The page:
Geography and the environment remain important today. Looking the 1612 map of Virginia, we saw that John Smith and the Virginia Company investors were most interested in rivers as a means of travel and trade, and the presence of Virginia Indians. What might a historian determine about modern Virginia given this map from 2011?

First of all, roads are now of vital interest to this map’s audience. There seem to be fewer towns than on the 1612 version – though we may know, from other sources, that this is simply because smaller towns are left off of this map – and they have very different names. This map also lacks any representation of the non-human environment. With the exception of a few natural areas visible at this level of detail, there are no indications of flora and fauna as there are on John Smith’s map.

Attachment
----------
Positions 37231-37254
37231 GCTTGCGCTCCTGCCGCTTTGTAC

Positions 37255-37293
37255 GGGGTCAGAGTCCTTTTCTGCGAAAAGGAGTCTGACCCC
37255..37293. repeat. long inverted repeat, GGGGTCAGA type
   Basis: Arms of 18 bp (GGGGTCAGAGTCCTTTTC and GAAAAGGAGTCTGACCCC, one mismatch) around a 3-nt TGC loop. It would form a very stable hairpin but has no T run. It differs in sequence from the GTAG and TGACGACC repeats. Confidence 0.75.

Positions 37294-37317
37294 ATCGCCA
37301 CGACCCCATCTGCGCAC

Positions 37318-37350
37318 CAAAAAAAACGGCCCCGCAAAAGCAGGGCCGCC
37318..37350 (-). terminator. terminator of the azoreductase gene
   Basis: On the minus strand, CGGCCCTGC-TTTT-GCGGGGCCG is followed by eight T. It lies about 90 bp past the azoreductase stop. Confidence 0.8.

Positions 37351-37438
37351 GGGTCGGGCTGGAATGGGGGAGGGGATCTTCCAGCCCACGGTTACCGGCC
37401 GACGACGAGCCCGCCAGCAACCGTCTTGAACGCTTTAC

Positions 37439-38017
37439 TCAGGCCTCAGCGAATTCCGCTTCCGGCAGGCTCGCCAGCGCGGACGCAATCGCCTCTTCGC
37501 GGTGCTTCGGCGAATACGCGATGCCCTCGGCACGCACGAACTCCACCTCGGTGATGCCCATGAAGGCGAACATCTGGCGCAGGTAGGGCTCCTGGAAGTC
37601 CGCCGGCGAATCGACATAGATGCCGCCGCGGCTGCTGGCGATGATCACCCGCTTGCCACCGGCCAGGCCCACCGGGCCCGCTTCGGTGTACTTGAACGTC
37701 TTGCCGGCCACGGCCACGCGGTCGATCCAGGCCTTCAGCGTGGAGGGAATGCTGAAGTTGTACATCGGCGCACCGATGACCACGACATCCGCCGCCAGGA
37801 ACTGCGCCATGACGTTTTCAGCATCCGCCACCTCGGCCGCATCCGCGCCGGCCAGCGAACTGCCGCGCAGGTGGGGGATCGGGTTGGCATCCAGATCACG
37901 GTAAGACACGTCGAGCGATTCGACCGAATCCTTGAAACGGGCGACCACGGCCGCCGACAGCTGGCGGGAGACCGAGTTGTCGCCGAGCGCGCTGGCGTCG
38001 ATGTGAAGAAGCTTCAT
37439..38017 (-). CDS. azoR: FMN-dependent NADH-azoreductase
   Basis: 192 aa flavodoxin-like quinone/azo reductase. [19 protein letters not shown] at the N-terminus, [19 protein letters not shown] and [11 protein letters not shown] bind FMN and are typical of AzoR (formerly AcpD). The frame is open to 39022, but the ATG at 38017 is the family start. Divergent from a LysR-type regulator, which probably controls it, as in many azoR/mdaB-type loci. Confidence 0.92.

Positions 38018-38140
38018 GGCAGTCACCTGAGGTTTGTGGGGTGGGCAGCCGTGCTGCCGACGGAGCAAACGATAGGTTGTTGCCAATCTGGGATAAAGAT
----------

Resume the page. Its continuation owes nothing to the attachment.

What do these observations suggest about the creator and audience of this map? It suggests that this map is focused more on travel and perhaps trade or tourism than on natural resources. It also suggests that settlement might be more concentrated that it was in the past. Maps such as this one, especially used in conjunction with a historical map such as John Smith’s, can be a useful way to engage students with questions about both Virginia’s physical geography, and the ways in which people and environment interact and shape each other historically and today.

Source: “Virginia,” map, (Google Maps, 2011), accessed September 17, 2011.


Explore the following resources to learn more about historical thinking. Click on an image thumbnail to load it in the main area. After exploring all of the resources, continue to the next page.